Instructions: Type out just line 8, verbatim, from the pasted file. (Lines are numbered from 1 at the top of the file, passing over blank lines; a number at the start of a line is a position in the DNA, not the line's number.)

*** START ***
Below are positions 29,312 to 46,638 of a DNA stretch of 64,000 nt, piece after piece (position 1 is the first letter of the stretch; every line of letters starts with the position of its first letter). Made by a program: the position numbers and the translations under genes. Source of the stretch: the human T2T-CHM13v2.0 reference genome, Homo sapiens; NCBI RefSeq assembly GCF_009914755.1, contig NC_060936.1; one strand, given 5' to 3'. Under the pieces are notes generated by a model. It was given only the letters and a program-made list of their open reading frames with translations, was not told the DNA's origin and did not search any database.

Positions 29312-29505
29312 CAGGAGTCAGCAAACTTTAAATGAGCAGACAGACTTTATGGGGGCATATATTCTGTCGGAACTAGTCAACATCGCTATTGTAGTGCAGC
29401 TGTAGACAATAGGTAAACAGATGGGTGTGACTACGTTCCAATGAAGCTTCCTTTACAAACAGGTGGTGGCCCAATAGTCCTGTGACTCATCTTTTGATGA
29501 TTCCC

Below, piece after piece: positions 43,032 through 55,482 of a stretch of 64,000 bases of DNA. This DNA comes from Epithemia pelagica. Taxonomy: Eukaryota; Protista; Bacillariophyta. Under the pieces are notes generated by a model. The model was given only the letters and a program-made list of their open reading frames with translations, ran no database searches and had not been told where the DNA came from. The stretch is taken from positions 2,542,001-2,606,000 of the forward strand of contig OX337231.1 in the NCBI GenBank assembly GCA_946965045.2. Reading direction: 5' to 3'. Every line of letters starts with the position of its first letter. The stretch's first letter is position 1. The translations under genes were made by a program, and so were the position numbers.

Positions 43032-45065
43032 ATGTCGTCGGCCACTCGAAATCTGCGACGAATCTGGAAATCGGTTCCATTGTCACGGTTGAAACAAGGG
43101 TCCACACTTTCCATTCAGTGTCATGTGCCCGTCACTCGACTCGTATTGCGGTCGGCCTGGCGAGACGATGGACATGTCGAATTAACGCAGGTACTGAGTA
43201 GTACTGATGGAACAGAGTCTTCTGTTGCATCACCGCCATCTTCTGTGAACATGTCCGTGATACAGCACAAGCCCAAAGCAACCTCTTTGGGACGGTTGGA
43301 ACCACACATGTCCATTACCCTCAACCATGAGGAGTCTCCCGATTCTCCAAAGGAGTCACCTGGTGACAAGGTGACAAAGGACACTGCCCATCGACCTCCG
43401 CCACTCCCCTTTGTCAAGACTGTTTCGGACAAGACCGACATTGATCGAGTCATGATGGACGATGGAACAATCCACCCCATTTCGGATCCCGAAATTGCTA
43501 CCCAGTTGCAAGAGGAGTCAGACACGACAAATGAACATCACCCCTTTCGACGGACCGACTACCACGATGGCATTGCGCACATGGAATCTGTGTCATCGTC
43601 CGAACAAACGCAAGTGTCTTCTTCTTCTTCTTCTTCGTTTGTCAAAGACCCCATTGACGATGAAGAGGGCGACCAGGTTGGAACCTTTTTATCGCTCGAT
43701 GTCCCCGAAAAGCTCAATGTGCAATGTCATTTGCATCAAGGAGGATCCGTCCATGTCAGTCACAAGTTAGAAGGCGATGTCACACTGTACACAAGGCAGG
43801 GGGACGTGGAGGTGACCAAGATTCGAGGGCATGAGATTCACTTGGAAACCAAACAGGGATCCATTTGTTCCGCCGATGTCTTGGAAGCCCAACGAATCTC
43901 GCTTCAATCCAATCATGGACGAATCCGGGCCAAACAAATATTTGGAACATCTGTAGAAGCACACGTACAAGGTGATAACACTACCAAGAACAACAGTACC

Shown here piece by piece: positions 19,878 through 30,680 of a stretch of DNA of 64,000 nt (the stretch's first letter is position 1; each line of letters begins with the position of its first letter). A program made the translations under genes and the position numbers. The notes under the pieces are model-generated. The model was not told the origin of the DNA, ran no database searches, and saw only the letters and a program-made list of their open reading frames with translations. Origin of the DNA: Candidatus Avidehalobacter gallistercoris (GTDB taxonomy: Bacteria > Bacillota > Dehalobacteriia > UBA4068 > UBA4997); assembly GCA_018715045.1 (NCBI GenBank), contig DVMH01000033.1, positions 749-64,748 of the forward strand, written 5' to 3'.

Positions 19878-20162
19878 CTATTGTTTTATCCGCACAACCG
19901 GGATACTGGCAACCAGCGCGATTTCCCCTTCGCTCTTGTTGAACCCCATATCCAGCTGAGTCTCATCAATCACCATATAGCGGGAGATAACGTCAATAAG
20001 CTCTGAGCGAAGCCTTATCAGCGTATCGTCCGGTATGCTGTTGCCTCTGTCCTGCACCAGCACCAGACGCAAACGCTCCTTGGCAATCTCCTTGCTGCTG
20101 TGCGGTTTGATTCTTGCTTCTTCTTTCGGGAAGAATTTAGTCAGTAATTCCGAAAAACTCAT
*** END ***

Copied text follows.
43032 ATGTCGTCGGCCACTCGAAATCTGCGACGAATCTGGAAATCGGTTCCATTGTCACGGTTGAAACAAGGG